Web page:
"I started getting a lot of what I called 'stupid questions' from very confused teenage girls saying, like, 'How do I do it? Can I get AIDs from fingering someone?'" Boebi told me. They were questions that probably should have had easily Google-able answers, but, when Boebi looked for lesbian sex education content to send to fans who were asking her, she came up empty-handed. "I couldn't find anything. I think I found, like, two articles on Autostraddle, and that was it," she said. "And then I was like, Well, shit! If no one else is going to do it, then I guess I will."

Boebi's audience is mainly comprised of 13- to 24-year-olds, so she keeps in mind that she's helping people who may not be experienced, or even out yet. She uses her own experiences to inform her work sometimes, but also researches extensively and talks to people she knows who "have fancy Ph.Ds in sexology and shit," who can answer her questions or point her to resources she should be referencing.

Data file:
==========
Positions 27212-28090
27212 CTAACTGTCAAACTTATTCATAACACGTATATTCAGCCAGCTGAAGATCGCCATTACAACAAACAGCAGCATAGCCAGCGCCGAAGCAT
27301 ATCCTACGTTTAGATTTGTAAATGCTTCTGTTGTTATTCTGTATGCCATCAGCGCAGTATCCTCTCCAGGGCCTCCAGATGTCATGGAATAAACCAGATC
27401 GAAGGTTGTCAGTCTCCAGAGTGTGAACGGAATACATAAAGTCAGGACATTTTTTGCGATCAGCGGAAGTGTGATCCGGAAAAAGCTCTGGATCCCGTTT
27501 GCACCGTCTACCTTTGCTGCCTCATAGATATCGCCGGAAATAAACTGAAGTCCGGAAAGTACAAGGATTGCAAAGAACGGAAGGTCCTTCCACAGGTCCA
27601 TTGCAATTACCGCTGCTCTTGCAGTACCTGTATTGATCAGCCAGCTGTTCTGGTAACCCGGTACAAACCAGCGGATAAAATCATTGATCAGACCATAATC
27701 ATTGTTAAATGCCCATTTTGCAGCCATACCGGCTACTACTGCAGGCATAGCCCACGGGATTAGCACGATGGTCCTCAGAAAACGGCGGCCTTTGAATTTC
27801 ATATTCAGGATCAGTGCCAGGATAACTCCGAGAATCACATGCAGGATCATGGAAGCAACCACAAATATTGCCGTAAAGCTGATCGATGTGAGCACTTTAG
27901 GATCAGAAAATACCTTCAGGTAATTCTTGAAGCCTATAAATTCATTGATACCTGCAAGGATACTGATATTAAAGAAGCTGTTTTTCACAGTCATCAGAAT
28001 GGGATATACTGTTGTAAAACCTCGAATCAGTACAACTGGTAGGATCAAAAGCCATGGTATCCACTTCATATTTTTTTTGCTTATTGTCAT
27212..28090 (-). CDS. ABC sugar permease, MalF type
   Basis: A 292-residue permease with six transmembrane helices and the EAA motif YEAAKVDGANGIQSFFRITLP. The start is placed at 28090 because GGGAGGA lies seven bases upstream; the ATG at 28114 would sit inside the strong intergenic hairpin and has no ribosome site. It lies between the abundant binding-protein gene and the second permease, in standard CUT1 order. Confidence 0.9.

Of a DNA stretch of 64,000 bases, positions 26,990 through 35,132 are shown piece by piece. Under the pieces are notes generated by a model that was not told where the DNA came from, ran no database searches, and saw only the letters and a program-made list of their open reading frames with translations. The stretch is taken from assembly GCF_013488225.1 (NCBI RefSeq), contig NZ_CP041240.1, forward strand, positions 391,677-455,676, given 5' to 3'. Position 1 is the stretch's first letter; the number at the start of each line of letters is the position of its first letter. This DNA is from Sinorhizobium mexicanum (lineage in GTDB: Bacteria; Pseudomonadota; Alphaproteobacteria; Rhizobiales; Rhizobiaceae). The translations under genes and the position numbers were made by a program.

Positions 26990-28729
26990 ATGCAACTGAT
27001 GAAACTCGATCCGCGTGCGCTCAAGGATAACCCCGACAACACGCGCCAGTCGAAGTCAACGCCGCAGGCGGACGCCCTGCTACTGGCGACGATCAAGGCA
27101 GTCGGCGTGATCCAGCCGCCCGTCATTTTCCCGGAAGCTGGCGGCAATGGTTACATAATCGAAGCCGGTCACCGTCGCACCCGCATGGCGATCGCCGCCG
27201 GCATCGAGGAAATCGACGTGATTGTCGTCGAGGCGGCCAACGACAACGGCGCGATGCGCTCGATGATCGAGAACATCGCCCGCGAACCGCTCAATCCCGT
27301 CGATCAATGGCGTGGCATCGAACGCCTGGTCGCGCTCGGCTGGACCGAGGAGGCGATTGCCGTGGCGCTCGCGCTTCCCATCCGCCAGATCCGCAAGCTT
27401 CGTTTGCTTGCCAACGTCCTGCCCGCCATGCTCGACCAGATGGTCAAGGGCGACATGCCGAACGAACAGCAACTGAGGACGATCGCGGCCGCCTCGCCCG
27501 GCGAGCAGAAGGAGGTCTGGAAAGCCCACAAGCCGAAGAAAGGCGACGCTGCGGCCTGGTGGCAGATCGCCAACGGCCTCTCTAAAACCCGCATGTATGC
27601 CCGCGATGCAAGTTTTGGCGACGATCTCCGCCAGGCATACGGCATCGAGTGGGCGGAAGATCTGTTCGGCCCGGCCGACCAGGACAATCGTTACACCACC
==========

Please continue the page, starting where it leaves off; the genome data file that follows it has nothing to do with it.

Boebi's charm is in her relatability; even if she's talking about things we've been conditioned to feel shame around, she does it in such an open and honest way that all that shame disappears—as it should. She does this by perfectly meshing professional talk with jokes and sarcasm, and even uses characters based on star signs. She knows the importance of taking on taboo topics, because there are so many people who won't otherwise find answers to their questions. "I don't actually struggle in my everyday life asking people if they've ever been anally fisted before," Boebi joked with me. "I'll take that burden."